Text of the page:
February 12, 2016
Poll: Majority in France Believe Jews Responsible for Antisemitism
Sixty percent of French citizens believe that Jews are at least partially responsible for rising antisemitism, according to a poll by Ipsos, a market research firm.
The survey, reported by The Jerusalem Post, is part of an 18-month study sponsored by the Fondation du judaisme francais (“Poll: Most Frenchmen believe Jews responsible for rise in anti-Semitism,” Feb. 2, 2016).
The poll also found that 56 percent of the country believe Jews have “a lot of power” and possess great wealth. Repeating another old antisemitic trope, 40 percent said Jews are “a little too present in the media.”
Thirteen percent of those surveyed said “there are a few too many Jews in France.”
For their part, many French Jews are expressing a growing interest in leaving the republic.
The Jerusalem Post notes another recent poll by the “Institut francais d’opinion publique, which pegged the number of French Jews mulling moving to Israel at 43 percent. Given France’s approximately 700,000 Jews, that translates to about 200,000.”
In 2015, nearly 8,000 French Jews made aliyah. By contrast, in 2013 less than 3,300 Jews moved to Israel. Figures from 2011, show only 1,900 French Jews immigrating to the Jewish State (“Au revoir and shalom: Jews leave France in record numbers,” CNN, Jan. 25, 2016).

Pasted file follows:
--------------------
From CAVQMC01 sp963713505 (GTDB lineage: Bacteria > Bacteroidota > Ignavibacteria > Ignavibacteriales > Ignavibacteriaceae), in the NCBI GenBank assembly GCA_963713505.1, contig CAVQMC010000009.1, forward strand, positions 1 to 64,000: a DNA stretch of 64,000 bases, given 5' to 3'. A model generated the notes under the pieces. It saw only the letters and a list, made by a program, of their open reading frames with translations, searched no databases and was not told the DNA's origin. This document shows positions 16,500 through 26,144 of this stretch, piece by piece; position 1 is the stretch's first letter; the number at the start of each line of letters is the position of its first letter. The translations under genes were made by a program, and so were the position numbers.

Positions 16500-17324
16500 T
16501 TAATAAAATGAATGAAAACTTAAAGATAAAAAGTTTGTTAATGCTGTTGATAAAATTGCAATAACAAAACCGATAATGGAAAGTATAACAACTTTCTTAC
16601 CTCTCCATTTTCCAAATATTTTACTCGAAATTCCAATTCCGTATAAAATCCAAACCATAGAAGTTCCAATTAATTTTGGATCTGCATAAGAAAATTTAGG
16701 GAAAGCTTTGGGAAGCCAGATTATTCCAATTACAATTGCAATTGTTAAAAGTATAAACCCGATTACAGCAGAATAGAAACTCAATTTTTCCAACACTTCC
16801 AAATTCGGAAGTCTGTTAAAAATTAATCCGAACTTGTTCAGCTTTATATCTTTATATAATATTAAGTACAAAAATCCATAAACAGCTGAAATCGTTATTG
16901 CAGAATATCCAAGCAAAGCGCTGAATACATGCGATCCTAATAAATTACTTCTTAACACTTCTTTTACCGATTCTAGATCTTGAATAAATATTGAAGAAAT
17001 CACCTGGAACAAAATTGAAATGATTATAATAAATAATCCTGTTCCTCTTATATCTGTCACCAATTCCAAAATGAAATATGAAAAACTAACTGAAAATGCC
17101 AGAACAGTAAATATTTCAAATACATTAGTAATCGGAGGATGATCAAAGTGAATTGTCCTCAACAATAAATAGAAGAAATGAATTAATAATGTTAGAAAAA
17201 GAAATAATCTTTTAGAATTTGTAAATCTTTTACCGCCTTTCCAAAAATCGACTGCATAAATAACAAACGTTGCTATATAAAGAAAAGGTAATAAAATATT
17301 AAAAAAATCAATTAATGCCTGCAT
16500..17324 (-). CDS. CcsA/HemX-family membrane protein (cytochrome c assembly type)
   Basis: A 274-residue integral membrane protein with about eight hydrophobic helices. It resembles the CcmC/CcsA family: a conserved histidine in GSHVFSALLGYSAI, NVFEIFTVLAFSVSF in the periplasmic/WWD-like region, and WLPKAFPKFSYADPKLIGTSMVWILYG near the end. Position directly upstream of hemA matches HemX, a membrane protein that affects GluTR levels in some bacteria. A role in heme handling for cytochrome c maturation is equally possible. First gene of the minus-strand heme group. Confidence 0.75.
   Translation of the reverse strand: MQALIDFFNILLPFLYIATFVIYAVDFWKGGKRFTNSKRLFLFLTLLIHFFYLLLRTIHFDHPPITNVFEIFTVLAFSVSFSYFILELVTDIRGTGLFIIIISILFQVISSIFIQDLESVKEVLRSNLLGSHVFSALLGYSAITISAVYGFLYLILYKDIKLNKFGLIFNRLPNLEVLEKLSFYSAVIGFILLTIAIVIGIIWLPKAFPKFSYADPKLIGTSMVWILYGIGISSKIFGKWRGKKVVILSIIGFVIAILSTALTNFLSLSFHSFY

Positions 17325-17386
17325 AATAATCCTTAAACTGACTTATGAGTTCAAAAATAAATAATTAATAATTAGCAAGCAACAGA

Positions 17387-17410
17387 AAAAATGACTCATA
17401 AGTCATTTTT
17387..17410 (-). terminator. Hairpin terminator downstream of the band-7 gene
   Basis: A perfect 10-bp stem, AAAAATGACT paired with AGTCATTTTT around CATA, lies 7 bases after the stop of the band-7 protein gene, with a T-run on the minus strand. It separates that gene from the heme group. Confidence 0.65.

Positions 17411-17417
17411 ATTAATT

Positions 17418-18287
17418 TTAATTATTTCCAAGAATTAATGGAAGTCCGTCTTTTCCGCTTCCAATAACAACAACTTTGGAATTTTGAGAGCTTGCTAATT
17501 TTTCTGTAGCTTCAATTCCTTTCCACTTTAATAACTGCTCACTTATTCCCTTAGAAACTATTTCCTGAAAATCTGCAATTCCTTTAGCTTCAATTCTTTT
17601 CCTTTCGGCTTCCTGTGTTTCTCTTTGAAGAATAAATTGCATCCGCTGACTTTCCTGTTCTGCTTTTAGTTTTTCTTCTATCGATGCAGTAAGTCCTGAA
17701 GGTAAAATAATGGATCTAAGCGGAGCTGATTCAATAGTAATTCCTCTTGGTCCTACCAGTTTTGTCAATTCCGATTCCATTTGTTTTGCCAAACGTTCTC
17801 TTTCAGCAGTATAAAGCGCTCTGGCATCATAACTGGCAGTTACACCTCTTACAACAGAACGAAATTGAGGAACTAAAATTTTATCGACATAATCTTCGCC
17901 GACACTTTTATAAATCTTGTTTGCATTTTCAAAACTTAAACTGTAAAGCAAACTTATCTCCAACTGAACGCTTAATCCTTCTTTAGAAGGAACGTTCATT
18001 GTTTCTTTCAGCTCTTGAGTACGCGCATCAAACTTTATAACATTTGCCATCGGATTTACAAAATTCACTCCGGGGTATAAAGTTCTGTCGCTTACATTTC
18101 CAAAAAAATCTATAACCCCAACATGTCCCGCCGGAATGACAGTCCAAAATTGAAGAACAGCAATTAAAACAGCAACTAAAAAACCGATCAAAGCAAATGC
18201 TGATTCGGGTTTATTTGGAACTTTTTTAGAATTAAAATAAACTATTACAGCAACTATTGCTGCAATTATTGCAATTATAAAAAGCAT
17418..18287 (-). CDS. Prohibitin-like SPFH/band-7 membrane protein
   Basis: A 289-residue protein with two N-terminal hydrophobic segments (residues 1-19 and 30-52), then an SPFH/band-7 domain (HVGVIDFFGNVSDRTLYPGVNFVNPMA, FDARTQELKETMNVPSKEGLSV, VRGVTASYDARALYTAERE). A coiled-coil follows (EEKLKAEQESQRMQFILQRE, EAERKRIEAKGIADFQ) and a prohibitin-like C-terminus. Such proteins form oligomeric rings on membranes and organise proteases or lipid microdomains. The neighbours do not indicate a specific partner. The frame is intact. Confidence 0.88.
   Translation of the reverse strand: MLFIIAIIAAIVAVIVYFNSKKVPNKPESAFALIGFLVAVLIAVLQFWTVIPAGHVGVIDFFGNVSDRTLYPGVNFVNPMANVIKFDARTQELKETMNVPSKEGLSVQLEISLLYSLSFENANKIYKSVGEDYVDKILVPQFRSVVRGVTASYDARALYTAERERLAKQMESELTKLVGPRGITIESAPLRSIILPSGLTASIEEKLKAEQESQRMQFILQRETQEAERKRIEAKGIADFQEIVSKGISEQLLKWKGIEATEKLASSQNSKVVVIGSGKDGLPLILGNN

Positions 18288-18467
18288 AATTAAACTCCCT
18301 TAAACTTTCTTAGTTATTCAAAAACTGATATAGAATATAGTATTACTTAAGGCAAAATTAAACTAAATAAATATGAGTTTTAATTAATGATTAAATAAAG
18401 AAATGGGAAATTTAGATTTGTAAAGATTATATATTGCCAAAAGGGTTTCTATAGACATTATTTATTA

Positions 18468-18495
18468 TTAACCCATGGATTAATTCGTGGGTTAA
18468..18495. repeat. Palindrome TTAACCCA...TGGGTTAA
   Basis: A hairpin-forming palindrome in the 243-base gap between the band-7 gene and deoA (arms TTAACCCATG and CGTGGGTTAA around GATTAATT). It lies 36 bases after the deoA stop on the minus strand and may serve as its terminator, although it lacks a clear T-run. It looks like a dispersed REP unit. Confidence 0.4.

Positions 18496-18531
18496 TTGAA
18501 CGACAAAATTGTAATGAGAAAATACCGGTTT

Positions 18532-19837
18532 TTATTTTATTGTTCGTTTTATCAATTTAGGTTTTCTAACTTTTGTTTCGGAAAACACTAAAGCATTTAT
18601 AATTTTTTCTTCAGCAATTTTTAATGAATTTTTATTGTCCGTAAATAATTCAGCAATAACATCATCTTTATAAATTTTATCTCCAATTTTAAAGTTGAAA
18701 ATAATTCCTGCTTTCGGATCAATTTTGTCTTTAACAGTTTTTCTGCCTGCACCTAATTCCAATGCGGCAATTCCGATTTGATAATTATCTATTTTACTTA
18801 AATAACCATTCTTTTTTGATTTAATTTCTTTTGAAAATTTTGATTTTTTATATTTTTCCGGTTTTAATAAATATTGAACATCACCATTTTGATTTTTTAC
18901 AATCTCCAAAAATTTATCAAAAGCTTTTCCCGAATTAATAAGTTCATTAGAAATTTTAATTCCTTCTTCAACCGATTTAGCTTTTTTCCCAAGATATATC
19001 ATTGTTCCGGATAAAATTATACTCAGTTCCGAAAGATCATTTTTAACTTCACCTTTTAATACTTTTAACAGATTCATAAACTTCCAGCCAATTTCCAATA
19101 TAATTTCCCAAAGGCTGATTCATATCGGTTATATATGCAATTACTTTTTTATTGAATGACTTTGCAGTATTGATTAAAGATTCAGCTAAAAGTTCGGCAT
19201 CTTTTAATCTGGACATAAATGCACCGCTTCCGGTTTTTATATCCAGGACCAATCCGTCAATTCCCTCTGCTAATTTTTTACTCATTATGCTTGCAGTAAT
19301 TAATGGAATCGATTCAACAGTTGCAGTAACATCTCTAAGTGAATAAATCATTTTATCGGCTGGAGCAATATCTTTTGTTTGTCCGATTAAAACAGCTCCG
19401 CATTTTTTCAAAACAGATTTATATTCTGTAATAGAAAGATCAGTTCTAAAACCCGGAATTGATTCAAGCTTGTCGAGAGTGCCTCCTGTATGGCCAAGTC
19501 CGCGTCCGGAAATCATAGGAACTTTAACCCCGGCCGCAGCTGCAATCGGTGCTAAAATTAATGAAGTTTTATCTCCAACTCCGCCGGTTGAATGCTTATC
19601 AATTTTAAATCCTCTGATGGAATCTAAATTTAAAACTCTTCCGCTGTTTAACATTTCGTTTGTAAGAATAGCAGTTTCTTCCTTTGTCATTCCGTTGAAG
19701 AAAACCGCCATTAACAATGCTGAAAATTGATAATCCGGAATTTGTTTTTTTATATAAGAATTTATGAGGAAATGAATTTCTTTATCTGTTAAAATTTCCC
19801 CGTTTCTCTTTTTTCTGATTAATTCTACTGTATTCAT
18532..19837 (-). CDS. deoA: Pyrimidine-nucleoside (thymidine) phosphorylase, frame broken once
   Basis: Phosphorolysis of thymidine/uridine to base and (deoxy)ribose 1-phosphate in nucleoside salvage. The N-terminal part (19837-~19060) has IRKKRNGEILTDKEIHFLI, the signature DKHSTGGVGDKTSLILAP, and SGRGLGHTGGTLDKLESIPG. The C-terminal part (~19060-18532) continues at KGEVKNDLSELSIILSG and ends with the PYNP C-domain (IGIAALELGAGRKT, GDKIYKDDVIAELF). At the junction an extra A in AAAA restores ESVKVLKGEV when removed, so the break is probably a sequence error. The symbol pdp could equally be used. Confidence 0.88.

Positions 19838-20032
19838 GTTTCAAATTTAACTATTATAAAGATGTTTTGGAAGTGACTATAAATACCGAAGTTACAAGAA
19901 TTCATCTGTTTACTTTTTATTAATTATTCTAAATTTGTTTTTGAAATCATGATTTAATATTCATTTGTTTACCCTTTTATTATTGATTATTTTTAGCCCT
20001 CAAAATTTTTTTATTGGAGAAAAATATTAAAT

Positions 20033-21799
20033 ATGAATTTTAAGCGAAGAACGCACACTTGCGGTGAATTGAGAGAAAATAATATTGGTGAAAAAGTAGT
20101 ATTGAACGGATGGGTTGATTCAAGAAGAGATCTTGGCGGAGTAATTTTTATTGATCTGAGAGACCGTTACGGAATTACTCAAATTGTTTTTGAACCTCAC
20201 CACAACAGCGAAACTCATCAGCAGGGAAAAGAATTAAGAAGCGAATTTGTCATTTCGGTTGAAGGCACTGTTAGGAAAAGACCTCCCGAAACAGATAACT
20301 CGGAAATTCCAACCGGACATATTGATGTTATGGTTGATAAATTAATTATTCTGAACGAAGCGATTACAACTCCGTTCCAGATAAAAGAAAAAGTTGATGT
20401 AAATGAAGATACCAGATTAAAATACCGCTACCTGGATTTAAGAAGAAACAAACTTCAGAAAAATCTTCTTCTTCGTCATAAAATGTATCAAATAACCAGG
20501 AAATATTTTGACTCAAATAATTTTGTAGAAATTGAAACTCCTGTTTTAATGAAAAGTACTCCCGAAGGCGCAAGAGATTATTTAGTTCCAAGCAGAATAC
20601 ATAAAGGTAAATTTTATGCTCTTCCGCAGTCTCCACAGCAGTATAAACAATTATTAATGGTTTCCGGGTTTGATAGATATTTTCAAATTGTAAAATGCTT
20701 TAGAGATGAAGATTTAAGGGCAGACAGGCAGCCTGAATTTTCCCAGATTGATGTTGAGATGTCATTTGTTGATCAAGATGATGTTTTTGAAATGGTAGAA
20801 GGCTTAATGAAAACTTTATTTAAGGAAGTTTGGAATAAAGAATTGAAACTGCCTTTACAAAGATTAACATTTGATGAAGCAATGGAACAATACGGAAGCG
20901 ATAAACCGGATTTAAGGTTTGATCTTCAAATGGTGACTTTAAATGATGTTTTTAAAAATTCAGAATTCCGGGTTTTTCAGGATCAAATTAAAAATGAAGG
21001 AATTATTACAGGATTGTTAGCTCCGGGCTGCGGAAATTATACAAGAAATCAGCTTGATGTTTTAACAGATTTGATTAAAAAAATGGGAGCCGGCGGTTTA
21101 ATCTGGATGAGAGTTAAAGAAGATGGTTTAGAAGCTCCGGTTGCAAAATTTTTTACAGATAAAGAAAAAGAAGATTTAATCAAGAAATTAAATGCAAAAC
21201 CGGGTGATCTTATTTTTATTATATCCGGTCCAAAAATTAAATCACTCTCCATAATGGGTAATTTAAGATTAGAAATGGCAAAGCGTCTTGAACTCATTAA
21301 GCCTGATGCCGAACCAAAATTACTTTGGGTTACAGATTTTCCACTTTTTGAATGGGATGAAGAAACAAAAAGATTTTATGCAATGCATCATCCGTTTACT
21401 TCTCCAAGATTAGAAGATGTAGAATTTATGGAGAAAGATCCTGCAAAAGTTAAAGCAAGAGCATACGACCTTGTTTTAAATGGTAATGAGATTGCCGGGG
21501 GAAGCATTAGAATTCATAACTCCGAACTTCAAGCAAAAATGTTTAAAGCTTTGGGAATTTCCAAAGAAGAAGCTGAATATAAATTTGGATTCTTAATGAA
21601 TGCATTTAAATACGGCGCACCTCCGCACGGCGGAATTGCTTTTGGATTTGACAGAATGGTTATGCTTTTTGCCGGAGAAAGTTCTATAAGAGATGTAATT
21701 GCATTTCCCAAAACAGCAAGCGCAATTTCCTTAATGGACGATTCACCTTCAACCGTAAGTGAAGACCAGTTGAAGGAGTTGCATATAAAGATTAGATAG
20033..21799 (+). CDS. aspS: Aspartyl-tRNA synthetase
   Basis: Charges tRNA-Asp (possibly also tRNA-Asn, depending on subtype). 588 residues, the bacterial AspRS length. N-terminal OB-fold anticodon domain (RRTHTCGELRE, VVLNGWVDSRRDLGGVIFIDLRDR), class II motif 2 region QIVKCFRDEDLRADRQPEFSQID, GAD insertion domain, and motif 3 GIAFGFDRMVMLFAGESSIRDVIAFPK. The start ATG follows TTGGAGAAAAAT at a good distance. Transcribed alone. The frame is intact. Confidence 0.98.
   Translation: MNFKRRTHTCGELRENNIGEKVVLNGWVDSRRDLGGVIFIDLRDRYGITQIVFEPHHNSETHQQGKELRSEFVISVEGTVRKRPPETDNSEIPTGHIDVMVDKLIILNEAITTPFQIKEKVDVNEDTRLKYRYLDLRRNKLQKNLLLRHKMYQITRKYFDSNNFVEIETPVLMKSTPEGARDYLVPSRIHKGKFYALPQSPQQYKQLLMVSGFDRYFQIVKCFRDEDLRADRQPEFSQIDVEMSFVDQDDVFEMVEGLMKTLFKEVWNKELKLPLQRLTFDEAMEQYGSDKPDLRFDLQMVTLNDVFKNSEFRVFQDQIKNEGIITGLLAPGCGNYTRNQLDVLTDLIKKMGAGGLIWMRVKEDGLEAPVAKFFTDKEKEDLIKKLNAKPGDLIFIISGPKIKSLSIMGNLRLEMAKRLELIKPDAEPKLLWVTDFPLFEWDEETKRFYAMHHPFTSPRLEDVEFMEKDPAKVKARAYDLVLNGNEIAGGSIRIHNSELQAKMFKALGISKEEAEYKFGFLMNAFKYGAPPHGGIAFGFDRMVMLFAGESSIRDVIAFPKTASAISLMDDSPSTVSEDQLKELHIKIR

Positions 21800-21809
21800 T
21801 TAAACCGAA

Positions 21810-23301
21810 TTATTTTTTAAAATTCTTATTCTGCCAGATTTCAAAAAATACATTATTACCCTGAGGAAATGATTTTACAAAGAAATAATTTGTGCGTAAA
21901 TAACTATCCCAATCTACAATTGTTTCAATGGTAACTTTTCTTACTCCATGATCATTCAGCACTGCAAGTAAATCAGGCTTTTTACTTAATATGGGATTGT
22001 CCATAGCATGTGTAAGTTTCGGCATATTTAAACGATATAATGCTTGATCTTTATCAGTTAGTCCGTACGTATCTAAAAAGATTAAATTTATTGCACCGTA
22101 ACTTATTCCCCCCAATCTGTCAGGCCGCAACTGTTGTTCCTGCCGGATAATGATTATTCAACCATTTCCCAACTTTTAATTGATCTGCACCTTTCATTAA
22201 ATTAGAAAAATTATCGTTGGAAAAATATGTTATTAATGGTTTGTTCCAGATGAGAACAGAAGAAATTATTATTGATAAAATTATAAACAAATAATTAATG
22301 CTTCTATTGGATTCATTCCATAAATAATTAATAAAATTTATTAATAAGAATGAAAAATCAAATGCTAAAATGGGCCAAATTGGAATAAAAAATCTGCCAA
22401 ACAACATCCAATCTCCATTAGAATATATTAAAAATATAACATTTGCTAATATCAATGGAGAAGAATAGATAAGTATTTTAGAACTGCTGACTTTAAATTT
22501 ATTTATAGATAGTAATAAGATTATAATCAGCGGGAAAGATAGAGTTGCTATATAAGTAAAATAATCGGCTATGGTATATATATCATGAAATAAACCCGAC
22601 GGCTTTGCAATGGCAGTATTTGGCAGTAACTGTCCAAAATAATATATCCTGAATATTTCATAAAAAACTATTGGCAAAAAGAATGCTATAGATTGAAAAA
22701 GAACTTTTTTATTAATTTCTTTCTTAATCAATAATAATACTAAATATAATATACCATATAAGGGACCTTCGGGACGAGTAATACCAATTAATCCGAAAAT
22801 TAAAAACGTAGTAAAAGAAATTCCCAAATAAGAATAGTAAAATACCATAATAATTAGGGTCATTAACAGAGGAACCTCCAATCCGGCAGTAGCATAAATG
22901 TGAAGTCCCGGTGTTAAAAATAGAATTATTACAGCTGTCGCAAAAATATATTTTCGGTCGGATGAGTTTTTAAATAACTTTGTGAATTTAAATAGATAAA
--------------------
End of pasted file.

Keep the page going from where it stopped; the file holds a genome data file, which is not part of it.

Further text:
Jews have increasingly come under attack in France.
On Jan. 9, 2015 four French Jews were murdered in Paris at a Jewish kosher deli by Islamic state sympathizers. In one week in June 2014, Jews were attacked in three different incidents in Paris, with the assailants using tear gas, axes and an electric taser (“Jewish teen wearing yarmulke tasered in Paris,” Tablet Magazine, June 11, 2014).
More recently, French Jews have been increasingly attacked in the city of Marseille. In January 2015, a fifteen-year old ethnic Kurd who supports the Islamic State terrorist group stabbed a Jewish school teacher, Benjamin Amsellem, nearly killing him. At his arraignment, the unnamed teenager said he was “ashamed” his attempt was unsuccessful (“Teen Jihadi ‘proud’ of attack on Jewish man in Marseille,” Times of Israel, Jan. 13 2016).
The Times of Israel reports that the attack was the third in as many months in the French city. “France’s Jewish community has grown used to living under the surveillance of armed soldiers around synagogues and schools,” the paper says.
As CAMERA has noted, antisemitism has been rapidly growing in Europe—anti-Jewish violence up forty percent in 2014, according to a study by Tel Aviv University. The majority of these attacks were in western Europe (“Violent antisemitic attacks up 40 percent—Where’s the Coverage?” April 21, 2015).
With the current trend of antisemitic violence in France—and a majority of the public willing to blame the victim—it may come as little surprise if French immigration to Israel increases in 2016.
Posted by SD at February 12, 2016 10:35 AM
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